When Rachel Ebert heard that a company was creating amazing 3D printed leggings with designs by local artists, but not in plus sizes, she went to work. She contacted the company and they were very receptive – now they are expanding their line to include plus sizes. They are working with Rachel and encouraging input from the plus size community. (If you’re in Seattle you can help, can check out Rachel’s request here.)
I think that Rachel is awesome for asking, and I appreciate that the company was responsive to her request, I really do. But I also want to know why she had to ask? I there are so many fat people, why is making clothes for us an afterthought? I’ve been in a huge mall in LA where they did not sell a single shirt, dress, skirt, or pair of pants that fit me. It’s not just clothes either, recently I tried to take my partner to a performance and the theater in LA said they didn’t have seats that would work for us, we couldn’t bring our own folding chair – I finally asked “what can we do so that I can give you my money and we can see this show?” the manager responded “I’m sorry, this just isn’t something we accommodate.”
And lest you think that it’s just clothes and entertainment, in things as critical as healthcare the needs of fat people are often simply ignored. Despite the fact that healthcare facilities are put in place to meet the needs of the community, and the community obviously includes fat people, they often build and stock them as if we don’t exist. Basic healthcare tools that other people take for granted, like a chair that fits them, a blood pressure cuff that’s the right size etc., fat people have to stress about, pay for on our own, or do without.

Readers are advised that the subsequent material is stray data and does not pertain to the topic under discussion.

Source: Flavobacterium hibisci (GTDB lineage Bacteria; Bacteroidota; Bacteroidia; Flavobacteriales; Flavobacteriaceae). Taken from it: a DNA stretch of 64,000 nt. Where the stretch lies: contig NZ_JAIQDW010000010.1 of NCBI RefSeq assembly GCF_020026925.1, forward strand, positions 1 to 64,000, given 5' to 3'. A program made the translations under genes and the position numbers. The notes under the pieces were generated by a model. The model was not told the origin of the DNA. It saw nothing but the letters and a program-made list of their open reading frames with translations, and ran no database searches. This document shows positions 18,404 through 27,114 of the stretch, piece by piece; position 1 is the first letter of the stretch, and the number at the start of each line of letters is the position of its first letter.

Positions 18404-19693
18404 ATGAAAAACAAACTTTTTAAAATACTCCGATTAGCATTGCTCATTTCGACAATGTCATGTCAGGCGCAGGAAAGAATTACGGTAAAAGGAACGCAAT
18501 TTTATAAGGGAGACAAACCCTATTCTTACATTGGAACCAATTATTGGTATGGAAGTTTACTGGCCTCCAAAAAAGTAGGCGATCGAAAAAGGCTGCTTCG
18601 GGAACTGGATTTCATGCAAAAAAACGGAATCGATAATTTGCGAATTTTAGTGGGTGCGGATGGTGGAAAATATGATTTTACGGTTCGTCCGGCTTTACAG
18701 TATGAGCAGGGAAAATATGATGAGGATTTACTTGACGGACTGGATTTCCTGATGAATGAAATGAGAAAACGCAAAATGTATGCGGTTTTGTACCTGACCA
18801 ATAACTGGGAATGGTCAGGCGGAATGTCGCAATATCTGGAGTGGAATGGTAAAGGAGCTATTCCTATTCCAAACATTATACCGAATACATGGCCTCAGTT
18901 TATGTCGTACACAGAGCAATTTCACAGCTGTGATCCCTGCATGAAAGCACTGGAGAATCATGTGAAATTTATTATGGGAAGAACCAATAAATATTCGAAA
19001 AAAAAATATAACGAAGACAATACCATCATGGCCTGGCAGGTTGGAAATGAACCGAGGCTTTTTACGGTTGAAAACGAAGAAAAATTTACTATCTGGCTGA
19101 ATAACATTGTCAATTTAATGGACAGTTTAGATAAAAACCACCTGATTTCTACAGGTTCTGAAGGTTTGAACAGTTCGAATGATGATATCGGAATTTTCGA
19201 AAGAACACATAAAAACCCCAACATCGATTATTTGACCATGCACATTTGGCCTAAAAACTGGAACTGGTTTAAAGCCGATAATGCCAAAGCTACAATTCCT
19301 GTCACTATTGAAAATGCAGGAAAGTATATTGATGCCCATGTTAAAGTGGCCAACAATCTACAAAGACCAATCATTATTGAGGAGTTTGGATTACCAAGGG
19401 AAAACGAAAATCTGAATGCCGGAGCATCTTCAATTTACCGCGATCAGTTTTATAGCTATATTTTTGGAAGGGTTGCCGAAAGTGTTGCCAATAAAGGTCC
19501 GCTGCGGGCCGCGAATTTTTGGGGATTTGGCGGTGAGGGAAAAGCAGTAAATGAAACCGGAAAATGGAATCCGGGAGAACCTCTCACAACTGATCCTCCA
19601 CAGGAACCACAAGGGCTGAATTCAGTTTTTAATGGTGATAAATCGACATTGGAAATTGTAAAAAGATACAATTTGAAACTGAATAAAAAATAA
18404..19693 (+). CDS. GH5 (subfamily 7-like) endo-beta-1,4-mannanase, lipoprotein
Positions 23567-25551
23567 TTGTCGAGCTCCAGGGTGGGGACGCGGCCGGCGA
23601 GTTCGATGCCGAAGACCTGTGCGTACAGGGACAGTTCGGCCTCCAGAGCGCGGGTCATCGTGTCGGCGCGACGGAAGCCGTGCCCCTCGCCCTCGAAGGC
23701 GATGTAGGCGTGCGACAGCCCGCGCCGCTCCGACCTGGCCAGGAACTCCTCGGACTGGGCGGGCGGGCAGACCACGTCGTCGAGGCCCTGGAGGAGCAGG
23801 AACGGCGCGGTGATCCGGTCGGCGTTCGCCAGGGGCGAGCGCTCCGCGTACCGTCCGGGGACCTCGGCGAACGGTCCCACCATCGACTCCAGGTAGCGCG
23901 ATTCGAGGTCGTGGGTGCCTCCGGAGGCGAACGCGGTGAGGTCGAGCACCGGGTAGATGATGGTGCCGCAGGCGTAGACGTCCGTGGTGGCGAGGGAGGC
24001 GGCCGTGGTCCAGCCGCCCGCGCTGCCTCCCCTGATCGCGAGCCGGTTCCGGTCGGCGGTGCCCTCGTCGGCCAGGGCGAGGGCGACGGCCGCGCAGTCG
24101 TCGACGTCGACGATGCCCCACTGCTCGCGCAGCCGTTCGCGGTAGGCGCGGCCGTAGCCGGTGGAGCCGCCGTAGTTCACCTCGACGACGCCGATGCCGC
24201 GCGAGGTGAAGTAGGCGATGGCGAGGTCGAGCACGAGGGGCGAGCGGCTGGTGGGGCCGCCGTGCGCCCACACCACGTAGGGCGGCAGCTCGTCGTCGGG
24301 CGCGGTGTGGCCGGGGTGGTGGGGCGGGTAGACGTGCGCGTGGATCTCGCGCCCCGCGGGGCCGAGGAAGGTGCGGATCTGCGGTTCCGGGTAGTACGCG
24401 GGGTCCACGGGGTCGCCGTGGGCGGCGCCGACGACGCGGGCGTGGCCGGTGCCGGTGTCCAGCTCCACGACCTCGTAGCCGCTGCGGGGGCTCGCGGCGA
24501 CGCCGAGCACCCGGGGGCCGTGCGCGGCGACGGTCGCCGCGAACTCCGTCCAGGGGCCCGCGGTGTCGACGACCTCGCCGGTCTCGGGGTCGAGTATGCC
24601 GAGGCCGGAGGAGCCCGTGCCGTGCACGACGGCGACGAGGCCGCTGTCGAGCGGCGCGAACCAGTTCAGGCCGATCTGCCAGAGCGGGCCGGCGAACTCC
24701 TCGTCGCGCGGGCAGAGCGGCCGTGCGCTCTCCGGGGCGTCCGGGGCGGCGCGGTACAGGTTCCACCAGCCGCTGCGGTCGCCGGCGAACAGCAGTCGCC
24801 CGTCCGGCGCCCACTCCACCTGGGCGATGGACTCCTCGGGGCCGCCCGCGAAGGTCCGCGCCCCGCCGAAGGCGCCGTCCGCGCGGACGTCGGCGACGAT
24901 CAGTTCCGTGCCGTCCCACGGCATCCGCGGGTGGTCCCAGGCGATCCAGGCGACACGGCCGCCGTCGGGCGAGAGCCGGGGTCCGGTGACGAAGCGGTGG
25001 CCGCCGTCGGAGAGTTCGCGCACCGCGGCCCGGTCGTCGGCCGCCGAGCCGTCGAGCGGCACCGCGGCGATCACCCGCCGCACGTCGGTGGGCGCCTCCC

Then there’s the idea that we take up “too much space” as if some people “deserve” a world that they fit into, but others don’t. Too often fat people are treated as an inconvenience whether it’s “Oh do fat people wear clothes?” or “How dare you expect the doctor’s office to have a chair and blood pressure cuff that fits you!” the idea is clear that being accommodated if I’m thin is a matter of course, being accommodated if I’m fat is a special request. (And of course we’re worlds away from expecting many businesses to accommodate us without us having to ask.)
This idea of fat people being inconvenient can even be internalized. In response to a blog about fat people on planes I received a comment for a fat reader “It is inconsiderate to inconvenience others due to our size. Please, lets not go too far demanding equality.”
This person has the right to think this but I’m not going along for that ride. I think that if someone feels inconvenienced because another person achieves equality, then the first person was most likely benefiting from the inequality. It does not follow that the person who was unequal should say “Sorry dude, my bad. I’ll just go back to a life of oppression- nothing is more important than your convenience.”
It’s pretty hard to fit “Equality Now! I mean, as long as nobody is inconvenienced in any way” on a protest sign. Or try chanting: “What do we want? Equality! When do we want it? Only when it doesn’t inconvenience anyone!” It just doesn’t have that ring to it, you know?
To me this is about equal treatment, not special requests. I am asking for exactly what other people who look different than I look already have. And if people don’t want to give up the “conveniences” that are the end result of the stigma and oppression that fat people deal with, then as far as I’m concerned they are going to have to learn to live with disappointment. The truth is that we’re not inconvenient, we’re inconvenienced – grossly, sometimes life-threateningly, inconvenienced – and we have every right to ask for equal treatment.
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